The proposed £190m Hoylake golf resort is now unlikely to get planning permission until 2019.
Plans for the resort remain firmly on track, after it was revealed last week that internationally famed golf company Celtic Manor is in talks to run it.
Wirral’s tourism economy has grown by 40% since 2009, and the golf resort plan is central to the controlling Labour group’s commitment to bring £250m of new private investment and boost the tourist economy to £450m by 2020.
In February Wirral council regeneration chief David Ball said it was hoped planning permission for the resort could be granted in 2018.
But legal preparatory work behind the scenes has taken longer than anticipated, and council officials now believe 2019 is a more realistic forecast.
On Monday morning Wirral council’s cabinet deferred until November a decision which would have given the green light to the Jack Nicklaus Joint Venture Group to start mapping out its strategy for funding the development.
The funding strategy would then have to be approved by the council, which is likely to take until the middle of next year.
Then the group can commit to around £1m of detailed survey work, in which experts will advise on the potential implications to wildlife, flooding issues, traffic impact, and the other problems such a major project will inevitably face.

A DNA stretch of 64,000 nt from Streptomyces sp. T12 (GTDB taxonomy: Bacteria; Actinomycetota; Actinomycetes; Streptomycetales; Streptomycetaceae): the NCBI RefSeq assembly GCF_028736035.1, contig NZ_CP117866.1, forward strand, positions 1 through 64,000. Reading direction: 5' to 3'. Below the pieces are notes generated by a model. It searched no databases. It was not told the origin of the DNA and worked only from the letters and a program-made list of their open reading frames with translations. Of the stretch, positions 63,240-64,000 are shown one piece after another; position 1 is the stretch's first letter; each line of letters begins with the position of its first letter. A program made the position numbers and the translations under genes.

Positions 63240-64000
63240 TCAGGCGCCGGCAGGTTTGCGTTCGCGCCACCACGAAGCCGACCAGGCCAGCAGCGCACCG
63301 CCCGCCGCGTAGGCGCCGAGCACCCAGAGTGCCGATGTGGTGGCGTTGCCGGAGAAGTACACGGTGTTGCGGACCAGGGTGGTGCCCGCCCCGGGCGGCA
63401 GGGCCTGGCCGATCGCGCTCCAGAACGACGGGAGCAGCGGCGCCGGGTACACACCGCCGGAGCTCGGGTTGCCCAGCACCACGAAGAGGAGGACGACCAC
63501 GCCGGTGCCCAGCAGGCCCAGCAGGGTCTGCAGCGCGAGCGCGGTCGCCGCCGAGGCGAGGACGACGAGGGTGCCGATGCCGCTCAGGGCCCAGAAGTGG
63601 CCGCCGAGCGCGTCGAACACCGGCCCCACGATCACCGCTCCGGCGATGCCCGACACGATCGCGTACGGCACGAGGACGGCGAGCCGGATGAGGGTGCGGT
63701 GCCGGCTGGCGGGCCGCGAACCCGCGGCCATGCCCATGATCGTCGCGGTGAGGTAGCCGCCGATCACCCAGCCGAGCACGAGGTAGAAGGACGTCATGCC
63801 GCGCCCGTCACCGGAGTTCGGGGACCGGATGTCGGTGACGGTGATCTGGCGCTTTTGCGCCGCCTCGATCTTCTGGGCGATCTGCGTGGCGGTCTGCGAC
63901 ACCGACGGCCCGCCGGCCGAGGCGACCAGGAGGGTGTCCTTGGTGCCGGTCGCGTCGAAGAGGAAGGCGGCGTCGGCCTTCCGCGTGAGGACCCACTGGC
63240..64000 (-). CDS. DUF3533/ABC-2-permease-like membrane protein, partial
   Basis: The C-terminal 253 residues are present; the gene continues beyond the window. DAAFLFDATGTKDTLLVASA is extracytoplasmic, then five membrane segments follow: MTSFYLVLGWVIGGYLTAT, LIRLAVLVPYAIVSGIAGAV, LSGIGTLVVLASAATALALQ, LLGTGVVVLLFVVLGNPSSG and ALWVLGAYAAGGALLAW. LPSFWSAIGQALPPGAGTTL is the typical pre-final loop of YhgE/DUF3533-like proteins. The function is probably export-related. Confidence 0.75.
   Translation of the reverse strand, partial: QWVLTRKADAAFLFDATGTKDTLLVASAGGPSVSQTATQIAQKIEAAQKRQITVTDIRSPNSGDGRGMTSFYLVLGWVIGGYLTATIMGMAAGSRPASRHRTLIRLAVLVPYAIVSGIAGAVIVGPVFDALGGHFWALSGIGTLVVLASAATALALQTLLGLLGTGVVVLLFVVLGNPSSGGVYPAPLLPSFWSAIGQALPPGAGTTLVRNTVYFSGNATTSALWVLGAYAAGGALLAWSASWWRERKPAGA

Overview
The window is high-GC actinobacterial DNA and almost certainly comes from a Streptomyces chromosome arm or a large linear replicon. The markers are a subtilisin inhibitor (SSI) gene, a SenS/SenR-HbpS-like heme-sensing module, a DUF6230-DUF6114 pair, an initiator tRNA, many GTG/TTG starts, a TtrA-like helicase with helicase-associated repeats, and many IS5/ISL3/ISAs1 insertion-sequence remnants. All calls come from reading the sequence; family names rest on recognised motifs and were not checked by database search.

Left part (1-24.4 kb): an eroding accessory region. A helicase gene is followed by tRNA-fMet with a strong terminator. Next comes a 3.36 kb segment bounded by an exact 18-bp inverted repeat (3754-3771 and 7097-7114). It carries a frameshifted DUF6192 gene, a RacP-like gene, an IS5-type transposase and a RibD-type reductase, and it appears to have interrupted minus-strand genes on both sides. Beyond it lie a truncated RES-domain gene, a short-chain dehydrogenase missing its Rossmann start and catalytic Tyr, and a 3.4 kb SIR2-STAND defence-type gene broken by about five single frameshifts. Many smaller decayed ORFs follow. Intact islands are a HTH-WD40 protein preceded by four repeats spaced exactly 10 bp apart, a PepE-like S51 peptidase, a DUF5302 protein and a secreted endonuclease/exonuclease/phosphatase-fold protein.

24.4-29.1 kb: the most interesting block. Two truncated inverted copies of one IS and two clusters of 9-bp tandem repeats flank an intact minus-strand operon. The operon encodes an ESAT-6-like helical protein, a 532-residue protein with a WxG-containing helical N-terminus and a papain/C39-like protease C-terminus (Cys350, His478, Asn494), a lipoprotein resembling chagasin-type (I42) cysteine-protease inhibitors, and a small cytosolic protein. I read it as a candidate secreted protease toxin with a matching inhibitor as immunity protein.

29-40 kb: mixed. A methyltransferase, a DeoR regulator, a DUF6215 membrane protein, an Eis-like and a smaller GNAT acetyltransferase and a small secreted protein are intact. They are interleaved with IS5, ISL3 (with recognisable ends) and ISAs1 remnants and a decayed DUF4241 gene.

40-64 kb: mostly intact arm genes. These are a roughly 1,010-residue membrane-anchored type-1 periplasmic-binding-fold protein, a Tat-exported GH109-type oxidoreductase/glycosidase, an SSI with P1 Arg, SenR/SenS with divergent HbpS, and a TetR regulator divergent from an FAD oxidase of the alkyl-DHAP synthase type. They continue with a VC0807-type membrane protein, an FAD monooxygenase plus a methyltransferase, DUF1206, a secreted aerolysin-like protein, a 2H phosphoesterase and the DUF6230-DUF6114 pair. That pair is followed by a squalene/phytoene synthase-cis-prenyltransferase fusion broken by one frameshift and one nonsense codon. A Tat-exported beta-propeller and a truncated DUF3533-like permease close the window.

The survey work will take between 12 and 18 months to complete, and will include a second phase of consultation with local residents, based on a more detailed version of the plans.
The final proposal should be ready to be submitted for planning permission in the second half of 2018.
As part of the formal planning process a fresh public consultation would then be implemented and planning officers would need about three months to assess the plans before submitting their recommendations to the planning committee.
If planning permission is granted, it is likely that the government will call the plans in for final approval, a process which could be protracted if it decides to hold a public inquiry.
Wirral council project manager James Hurley said: “It is a very complicated process, so any timetable you announce is going to be subject to change. There has been some delay, but for the right reasons.
“There are legitimate concerns from the public and problems which need to be overcome, and it is important with a project of this scale that we get everything right. There is no set deadline that we need to rush to meet.”